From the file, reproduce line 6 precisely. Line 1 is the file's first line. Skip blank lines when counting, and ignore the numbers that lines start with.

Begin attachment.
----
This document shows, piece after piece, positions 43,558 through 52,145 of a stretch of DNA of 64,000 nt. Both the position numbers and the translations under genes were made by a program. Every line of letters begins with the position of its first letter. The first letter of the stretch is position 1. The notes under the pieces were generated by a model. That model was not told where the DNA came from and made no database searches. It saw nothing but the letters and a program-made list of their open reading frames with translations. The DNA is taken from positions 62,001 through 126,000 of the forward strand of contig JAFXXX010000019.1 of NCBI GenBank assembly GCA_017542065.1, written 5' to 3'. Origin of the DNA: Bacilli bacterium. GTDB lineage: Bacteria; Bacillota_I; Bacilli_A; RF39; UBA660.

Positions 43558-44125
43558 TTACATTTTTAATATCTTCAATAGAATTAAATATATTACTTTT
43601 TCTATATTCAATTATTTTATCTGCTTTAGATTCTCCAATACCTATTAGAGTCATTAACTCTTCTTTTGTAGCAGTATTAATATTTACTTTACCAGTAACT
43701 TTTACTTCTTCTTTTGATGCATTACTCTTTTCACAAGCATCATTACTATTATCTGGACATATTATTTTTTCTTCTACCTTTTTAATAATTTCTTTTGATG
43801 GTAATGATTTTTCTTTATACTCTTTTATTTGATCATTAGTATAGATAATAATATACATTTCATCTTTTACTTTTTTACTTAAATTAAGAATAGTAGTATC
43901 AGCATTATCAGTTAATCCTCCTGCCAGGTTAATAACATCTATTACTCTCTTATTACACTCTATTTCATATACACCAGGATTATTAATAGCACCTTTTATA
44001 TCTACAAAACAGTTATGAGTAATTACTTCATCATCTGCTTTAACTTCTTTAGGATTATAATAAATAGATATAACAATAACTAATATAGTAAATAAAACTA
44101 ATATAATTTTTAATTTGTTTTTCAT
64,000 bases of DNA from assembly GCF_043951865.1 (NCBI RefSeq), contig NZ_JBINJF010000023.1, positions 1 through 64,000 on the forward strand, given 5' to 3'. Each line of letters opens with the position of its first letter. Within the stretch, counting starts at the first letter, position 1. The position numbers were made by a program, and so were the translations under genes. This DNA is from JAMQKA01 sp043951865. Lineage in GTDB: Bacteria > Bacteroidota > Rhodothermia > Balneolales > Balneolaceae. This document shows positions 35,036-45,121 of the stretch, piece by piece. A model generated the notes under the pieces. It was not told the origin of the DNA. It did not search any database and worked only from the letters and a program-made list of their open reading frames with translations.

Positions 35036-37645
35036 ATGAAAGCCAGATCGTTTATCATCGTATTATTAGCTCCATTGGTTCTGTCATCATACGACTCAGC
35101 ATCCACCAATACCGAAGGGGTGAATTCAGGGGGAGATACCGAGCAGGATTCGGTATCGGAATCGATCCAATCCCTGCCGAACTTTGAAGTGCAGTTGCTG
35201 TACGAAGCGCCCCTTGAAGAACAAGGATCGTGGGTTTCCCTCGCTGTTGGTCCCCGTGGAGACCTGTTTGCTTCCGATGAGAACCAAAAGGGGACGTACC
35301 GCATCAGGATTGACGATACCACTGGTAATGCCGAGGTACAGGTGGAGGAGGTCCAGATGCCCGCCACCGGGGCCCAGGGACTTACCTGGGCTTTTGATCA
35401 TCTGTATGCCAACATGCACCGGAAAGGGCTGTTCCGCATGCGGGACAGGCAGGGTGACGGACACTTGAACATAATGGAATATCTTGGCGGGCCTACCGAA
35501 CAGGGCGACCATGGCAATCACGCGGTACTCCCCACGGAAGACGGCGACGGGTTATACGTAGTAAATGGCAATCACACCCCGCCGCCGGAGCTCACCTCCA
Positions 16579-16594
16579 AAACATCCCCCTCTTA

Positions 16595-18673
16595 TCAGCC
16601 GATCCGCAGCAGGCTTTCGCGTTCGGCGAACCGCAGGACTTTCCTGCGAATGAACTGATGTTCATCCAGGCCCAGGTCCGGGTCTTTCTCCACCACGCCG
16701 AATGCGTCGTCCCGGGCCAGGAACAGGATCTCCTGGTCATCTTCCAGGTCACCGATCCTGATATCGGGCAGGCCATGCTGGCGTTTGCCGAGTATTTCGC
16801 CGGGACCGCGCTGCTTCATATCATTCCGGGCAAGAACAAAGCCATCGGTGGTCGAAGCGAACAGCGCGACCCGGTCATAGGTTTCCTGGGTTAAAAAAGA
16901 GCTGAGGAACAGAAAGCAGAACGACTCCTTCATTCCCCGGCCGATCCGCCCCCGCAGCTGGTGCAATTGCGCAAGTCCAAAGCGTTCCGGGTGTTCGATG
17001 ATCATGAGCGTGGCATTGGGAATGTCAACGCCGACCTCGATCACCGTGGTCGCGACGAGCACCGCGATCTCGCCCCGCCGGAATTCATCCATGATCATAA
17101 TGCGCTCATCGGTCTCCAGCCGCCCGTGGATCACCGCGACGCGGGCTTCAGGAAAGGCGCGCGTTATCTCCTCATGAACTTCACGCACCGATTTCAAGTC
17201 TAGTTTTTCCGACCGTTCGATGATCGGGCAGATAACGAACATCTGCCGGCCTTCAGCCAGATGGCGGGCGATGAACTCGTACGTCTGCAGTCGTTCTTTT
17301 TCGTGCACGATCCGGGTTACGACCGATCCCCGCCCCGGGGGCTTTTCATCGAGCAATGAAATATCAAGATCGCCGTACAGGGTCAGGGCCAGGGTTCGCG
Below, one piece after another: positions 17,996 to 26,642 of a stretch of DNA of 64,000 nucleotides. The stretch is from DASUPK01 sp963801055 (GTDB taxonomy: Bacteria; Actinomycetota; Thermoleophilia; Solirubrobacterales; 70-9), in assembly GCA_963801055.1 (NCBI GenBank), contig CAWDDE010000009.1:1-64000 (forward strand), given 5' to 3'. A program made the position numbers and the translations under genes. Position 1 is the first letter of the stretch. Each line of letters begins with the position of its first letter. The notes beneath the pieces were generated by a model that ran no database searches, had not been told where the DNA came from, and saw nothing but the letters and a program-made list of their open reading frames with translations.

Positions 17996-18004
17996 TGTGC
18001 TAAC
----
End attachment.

43801 GTAATGATTTTTCTTTATACTCTTTTATTTGATCATTAGTATAGATAATAATATACATTTCATCTTTTACTTTTTTACTTAAATTAAGAATAGTAGTATC